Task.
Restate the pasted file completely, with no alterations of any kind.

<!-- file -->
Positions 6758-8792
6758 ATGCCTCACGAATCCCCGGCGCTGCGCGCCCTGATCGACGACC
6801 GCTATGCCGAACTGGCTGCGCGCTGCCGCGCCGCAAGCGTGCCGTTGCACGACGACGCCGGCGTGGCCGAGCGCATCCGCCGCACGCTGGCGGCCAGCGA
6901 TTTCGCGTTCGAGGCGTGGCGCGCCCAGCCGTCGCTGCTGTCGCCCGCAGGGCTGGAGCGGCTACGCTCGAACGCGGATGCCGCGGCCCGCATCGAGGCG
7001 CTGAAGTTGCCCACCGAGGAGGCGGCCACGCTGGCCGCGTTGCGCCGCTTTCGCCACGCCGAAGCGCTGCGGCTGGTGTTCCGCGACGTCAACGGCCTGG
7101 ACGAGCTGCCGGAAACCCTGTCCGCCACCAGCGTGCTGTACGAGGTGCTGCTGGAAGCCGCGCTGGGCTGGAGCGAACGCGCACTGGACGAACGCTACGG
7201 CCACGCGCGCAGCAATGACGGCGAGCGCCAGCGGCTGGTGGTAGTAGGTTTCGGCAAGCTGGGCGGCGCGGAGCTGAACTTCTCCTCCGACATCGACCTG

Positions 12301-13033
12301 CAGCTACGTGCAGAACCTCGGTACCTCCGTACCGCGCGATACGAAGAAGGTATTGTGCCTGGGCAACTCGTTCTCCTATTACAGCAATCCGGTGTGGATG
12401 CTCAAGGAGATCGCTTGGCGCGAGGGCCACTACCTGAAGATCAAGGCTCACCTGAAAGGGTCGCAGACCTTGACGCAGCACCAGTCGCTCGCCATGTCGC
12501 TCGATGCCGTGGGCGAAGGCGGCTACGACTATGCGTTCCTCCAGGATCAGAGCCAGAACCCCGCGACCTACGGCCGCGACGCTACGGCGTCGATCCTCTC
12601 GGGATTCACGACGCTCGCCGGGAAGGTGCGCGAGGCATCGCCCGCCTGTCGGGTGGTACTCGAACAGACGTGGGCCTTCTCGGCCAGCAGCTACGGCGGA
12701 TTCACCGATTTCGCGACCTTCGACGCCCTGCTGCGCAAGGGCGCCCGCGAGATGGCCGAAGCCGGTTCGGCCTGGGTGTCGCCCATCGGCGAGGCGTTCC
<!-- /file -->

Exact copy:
Positions 6758-8792
6758 ATGCCTCACGAATCCCCGGCGCTGCGCGCCCTGATCGACGACC
6801 GCTATGCCGAACTGGCTGCGCGCTGCCGCGCCGCAAGCGTGCCGTTGCACGACGACGCCGGCGTGGCCGAGCGCATCCGCCGCACGCTGGCGGCCAGCGA
6901 TTTCGCGTTCGAGGCGTGGCGCGCCCAGCCGTCGCTGCTGTCGCCCGCAGGGCTGGAGCGGCTACGCTCGAACGCGGATGCCGCGGCCCGCATCGAGGCG
7001 CTGAAGTTGCCCACCGAGGAGGCGGCCACGCTGGCCGCGTTGCGCCGCTTTCGCCACGCCGAAGCGCTGCGGCTGGTGTTCCGCGACGTCAACGGCCTGG
7101 ACGAGCTGCCGGAAACCCTGTCCGCCACCAGCGTGCTGTACGAGGTGCTGCTGGAAGCCGCGCTGGGCTGGAGCGAACGCGCACTGGACGAACGCTACGG
7201 CCACGCGCGCAGCAATGACGGCGAGCGCCAGCGGCTGGTGGTAGTAGGTTTCGGCAAGCTGGGCGGCGCGGAGCTGAACTTCTCCTCCGACATCGACCTG

Positions 12301-13033
12301 CAGCTACGTGCAGAACCTCGGTACCTCCGTACCGCGCGATACGAAGAAGGTATTGTGCCTGGGCAACTCGTTCTCCTATTACAGCAATCCGGTGTGGATG
12401 CTCAAGGAGATCGCTTGGCGCGAGGGCCACTACCTGAAGATCAAGGCTCACCTGAAAGGGTCGCAGACCTTGACGCAGCACCAGTCGCTCGCCATGTCGC
12501 TCGATGCCGTGGGCGAAGGCGGCTACGACTATGCGTTCCTCCAGGATCAGAGCCAGAACCCCGCGACCTACGGCCGCGACGCTACGGCGTCGATCCTCTC
12601 GGGATTCACGACGCTCGCCGGGAAGGTGCGCGAGGCATCGCCCGCCTGTCGGGTGGTACTCGAACAGACGTGGGCCTTCTCGGCCAGCAGCTACGGCGGA
12701 TTCACCGATTTCGCGACCTTCGACGCCCTGCTGCGCAAGGGCGCCCGCGAGATGGCCGAAGCCGGTTCGGCCTGGGTGTCGCCCATCGGCGAGGCGTTCC